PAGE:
signal, amplitude and phase modulation of a tooth meshing harmonics, have been
improved for early detection of gear damages. Consequently, because of the
impacts produced by local faults in mating tooth, the vibration signal of the
faulty gearbox is considered as a no stationary signal.

Thus, the methods which are based on the
analysis of stationary signals are not suitable for gear fault detections.

On the other hand, the application of time
frequency distribution methods, such as wavelet transform, is useful in the
time localizing of events and detecting cracks in a special gear. Halim et al
combined two methods of time synchronous averaging and wavelet transformation,
and presented a new method called time domain averaging across all scales. He
verified that removing noise and periodic events from the characteristic
vibration signal of a faulty gearbox is an effective step in fault detection,
and this method facilitates this feature by capturing dynamic characteristics
of one period of the vibration signal.

In the frequency spectrum of a no-fault gearbox,
low order modulation sidebands are appearing around low order mesh frequencies
and its harmonics. Due to the impact feature of gear faults in a complete revolution
in a faulty gear, higher order sidebands spread over a wide range of
frequencies around high order mesh harmonics. For the purpose of fault
detection, the signal should be averaged. This averaging reduces the noise
effect and removes regular gear meshing harmonics. If the gear meshing
harmonics are removed from the averaged signal, the result is the residual
signal. The residual signal involves some information about faults. Impact
resonate the structure of the gear and this resonance plays an amplifying role
for weak defects. Sidebands around low order mesh harmonics are generated due
to signal leakage and geometrical errors of gear and should not be taken into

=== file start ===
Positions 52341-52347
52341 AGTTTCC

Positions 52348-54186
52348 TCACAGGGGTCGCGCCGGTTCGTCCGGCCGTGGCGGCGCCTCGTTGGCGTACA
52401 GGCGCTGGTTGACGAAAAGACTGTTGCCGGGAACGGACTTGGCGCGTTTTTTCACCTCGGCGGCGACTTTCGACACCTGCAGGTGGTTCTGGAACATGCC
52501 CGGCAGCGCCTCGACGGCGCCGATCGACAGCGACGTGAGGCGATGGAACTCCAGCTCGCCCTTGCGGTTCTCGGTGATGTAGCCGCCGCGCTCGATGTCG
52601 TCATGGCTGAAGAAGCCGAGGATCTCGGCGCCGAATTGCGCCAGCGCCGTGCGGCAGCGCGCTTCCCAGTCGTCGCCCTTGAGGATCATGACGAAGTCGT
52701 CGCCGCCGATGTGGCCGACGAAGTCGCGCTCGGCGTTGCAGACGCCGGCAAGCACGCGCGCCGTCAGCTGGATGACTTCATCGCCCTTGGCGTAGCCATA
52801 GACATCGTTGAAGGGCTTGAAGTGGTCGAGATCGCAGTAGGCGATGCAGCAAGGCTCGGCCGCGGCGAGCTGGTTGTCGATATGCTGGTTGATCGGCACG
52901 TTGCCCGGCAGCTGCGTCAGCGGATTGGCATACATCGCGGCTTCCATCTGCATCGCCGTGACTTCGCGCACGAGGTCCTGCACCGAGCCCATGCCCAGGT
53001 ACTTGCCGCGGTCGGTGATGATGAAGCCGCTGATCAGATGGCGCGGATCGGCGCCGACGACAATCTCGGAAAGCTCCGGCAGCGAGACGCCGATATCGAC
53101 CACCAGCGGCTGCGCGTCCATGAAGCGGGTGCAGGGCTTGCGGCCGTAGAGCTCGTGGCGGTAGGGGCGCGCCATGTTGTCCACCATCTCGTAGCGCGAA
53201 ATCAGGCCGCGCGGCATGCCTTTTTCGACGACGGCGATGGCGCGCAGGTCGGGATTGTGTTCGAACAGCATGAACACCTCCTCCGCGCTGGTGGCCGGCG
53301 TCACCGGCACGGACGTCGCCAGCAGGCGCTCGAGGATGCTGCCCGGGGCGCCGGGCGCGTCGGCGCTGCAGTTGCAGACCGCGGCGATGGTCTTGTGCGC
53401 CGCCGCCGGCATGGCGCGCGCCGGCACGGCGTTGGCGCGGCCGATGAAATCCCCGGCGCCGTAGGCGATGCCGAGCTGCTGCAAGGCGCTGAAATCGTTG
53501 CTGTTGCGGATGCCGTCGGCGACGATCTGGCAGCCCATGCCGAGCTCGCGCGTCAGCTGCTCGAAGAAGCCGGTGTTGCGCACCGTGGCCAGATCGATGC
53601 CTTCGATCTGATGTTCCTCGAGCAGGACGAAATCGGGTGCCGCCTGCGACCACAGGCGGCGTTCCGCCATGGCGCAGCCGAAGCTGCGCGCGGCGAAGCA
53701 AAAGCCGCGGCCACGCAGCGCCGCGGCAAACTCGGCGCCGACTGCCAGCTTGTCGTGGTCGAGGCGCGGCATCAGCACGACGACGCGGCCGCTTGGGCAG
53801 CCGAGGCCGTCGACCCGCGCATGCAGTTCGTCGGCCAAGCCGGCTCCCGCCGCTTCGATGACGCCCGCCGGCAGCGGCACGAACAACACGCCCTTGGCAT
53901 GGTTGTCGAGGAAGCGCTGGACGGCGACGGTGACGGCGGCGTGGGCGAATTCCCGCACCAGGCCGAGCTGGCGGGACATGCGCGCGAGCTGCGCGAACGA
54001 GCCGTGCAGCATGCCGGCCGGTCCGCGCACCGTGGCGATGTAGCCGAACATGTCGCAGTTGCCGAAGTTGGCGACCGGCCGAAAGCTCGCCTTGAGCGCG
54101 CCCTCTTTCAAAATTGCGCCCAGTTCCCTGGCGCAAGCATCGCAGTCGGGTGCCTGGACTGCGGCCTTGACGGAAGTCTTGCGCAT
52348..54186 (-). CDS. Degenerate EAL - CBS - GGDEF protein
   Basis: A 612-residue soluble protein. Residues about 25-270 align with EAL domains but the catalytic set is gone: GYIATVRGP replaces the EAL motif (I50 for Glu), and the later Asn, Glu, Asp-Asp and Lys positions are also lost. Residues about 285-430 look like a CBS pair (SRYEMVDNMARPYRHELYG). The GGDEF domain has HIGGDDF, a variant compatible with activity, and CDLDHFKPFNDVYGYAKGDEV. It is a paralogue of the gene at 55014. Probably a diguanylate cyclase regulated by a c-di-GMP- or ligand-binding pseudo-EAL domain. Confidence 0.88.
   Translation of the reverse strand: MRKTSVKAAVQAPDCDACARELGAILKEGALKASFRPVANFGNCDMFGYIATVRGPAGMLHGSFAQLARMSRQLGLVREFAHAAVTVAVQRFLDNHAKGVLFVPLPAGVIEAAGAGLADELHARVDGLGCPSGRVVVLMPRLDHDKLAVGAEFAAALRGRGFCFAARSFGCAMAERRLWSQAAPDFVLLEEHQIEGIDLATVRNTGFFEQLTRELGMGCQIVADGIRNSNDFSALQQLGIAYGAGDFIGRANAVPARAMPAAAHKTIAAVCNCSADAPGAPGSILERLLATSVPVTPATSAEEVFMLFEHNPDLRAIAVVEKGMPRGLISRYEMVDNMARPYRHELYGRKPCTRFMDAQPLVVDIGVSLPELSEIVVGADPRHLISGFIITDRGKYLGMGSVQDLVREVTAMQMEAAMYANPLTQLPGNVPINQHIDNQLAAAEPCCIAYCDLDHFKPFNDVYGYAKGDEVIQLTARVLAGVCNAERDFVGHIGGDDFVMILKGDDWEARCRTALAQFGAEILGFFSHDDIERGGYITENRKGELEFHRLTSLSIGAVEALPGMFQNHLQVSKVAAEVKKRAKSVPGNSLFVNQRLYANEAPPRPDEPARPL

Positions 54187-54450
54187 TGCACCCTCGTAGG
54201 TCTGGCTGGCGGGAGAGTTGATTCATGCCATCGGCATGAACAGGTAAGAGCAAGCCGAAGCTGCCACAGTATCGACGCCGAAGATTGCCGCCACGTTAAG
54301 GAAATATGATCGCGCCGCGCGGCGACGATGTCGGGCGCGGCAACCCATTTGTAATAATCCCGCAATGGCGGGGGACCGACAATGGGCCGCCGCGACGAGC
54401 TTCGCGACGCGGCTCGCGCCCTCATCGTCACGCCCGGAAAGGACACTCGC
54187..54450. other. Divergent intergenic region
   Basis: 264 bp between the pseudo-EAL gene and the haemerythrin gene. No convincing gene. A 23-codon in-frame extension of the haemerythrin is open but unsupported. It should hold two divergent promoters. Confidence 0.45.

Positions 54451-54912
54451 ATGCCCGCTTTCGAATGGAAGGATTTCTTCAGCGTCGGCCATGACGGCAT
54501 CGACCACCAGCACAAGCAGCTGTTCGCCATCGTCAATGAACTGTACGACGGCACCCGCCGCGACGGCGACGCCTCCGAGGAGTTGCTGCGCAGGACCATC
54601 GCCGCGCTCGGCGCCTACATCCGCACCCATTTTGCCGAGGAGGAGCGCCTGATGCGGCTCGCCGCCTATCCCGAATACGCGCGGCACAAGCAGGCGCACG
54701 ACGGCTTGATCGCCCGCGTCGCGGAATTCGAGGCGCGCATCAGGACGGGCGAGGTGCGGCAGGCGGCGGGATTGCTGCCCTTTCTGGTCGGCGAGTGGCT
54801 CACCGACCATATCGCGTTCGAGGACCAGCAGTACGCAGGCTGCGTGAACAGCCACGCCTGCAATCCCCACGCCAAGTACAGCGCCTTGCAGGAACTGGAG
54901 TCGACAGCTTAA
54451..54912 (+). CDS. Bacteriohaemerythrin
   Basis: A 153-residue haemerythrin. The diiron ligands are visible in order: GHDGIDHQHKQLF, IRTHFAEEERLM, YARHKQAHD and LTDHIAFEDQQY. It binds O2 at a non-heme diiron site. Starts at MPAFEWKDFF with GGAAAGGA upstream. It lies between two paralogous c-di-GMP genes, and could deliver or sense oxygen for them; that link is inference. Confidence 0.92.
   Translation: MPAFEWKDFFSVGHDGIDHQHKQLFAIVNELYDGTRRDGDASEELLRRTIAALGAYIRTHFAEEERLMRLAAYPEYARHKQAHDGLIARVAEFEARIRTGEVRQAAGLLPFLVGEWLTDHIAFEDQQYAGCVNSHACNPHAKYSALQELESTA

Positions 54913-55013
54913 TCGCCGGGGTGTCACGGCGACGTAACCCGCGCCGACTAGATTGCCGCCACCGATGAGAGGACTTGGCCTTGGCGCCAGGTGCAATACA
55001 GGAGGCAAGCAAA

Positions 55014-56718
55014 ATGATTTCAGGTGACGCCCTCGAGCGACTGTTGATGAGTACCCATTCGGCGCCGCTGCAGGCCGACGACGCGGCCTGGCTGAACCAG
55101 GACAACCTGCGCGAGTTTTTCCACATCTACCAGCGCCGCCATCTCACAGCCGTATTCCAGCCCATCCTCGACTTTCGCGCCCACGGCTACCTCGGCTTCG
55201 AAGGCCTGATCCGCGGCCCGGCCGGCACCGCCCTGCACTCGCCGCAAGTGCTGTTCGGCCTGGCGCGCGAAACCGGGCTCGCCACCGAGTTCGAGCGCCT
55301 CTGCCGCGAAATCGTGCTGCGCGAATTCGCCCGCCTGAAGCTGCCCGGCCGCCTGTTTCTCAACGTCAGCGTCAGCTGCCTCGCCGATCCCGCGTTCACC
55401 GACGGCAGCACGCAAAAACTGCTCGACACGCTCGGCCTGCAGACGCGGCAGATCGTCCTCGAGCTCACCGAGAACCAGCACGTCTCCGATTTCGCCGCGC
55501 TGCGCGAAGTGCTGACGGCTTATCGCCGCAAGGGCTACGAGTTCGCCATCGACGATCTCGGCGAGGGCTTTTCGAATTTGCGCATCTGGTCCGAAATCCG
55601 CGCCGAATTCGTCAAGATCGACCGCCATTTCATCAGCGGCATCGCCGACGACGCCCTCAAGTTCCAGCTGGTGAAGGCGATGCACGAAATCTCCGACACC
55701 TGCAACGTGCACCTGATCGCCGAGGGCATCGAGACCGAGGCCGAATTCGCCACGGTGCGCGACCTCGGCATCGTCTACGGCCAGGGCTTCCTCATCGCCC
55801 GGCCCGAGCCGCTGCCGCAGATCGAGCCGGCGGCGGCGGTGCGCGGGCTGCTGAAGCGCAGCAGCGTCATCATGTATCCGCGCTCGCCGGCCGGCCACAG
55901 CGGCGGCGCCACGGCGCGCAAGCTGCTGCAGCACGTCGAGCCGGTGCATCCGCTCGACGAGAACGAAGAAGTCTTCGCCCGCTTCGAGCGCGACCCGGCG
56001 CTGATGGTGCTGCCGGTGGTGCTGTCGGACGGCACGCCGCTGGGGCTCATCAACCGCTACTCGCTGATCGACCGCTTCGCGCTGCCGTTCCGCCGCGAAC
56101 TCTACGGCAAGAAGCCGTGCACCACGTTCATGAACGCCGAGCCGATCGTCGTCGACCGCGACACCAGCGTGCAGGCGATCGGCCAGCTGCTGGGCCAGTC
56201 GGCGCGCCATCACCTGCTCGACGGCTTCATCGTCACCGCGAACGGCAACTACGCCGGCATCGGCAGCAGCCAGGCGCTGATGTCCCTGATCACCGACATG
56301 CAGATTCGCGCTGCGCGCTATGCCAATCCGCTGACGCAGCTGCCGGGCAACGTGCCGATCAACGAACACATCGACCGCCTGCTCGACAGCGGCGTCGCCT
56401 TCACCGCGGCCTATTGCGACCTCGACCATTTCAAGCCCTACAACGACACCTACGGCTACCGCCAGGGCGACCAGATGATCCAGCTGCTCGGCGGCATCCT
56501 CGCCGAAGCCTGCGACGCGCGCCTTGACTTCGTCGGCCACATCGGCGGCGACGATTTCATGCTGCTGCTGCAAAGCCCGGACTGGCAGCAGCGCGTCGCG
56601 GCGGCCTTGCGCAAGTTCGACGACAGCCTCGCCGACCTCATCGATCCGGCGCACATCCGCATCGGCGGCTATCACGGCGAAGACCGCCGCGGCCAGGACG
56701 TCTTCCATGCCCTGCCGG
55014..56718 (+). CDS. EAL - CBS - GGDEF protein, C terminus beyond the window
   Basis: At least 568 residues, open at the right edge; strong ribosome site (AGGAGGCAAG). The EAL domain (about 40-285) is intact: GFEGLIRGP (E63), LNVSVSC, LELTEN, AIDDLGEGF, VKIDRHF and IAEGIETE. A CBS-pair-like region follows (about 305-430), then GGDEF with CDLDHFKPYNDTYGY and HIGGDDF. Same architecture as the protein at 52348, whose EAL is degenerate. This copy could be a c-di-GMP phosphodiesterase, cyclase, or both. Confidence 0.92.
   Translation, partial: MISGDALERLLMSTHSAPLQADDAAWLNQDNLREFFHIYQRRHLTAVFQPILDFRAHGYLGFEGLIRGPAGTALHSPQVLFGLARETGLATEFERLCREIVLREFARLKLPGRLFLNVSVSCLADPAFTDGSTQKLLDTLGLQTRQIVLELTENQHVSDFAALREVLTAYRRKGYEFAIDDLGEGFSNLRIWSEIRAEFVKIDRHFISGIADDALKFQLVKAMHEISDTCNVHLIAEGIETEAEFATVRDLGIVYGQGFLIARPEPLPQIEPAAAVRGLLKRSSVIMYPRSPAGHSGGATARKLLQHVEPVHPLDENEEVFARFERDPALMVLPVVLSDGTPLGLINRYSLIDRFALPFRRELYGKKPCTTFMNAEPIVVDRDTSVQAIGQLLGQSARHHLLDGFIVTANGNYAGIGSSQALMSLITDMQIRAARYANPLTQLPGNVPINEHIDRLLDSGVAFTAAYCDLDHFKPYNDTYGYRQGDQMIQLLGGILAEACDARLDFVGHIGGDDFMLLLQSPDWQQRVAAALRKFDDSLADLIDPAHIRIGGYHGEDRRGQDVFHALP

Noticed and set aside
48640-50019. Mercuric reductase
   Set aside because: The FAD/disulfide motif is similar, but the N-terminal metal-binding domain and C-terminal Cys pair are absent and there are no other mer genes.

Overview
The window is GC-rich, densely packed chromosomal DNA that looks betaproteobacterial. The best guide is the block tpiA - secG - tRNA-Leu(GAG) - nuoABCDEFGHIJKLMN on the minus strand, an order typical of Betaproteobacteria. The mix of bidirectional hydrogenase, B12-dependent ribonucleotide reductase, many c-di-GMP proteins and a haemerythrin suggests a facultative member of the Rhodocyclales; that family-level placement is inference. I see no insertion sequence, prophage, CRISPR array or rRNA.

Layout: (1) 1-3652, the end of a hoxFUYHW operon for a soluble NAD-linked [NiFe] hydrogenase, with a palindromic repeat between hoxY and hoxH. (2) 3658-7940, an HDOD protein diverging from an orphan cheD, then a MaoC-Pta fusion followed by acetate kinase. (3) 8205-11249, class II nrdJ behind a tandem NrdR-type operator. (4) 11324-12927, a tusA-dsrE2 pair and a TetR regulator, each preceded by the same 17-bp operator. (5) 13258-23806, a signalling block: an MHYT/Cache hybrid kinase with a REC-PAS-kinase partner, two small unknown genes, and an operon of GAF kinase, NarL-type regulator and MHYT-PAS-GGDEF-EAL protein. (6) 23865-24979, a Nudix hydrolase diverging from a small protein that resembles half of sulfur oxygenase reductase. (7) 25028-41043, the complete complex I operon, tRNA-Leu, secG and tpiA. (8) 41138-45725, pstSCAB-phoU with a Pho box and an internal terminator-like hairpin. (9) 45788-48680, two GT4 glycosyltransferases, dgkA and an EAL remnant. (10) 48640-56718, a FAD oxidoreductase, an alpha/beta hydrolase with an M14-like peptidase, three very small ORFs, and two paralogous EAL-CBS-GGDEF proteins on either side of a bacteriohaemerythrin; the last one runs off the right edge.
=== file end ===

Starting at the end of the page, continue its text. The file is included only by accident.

account. Therefore, in a frequency spectrum of a faulty gear, sidebands around
a high order mesh harmonic are of great concern. Then stop band filtering, and
then the residual signal is attained. This residual signal is then transformed
into time space and squared, where the Kurtosis factor of this squared signal
is determined. Taking into account that the Kurtosis value higher than 4
indicates the faulty condition, the fault could be estimated. A phase diagram indicates
the angular position of a faulty tooth. Further in the paper, a mathematical
model is simulated for gear vibration and using this model, the theoretical
basis of the method is developed extensively.

Another method, which is used in this study, is
a type of “Cohen class” of “quadratic time frequency distribution”, which is
called the instantaneous power spectrum (IPS). The application of this method
is simpler than the RD technique, but, as will be seen, this method does not
have the ability of fault detection in the early stages of fault generation.

This method indicates to the presence of fault as a criterion of energy concentration.

In fact, the faults are revealed by cumulating energy spots on a specific time
and frequency on the IPS contour plots. This method was first applied and then
was completed by Levin; According to the above facts, and considering that in
early stages of fault generation the energy level is not comparable to noise
energy, the prediction of fault presence in this stage is not simple. To apply this
method, similar to R.D. technique, the signal should be averaged and, then, the
two autocorrelation function should be added to each other over the averaged
cycle. After that, this sum should be normalized and weighted. For weighting
functions, window functions such as Kaiser Window are used, knowing that the
IPS is not sensitive to window parameters such as type and length. The
endpoints of windows are not deleted in this technique.

The FFT of the weighted autocorrelation sum is
known as the IPS. The position of the fault also is available in the IPS contour
plots. The mathematical basis of this method is explained in the next section.

The results of two methods should demonstrate the same position of the fault in
the gearbox and the same fault severity percentage.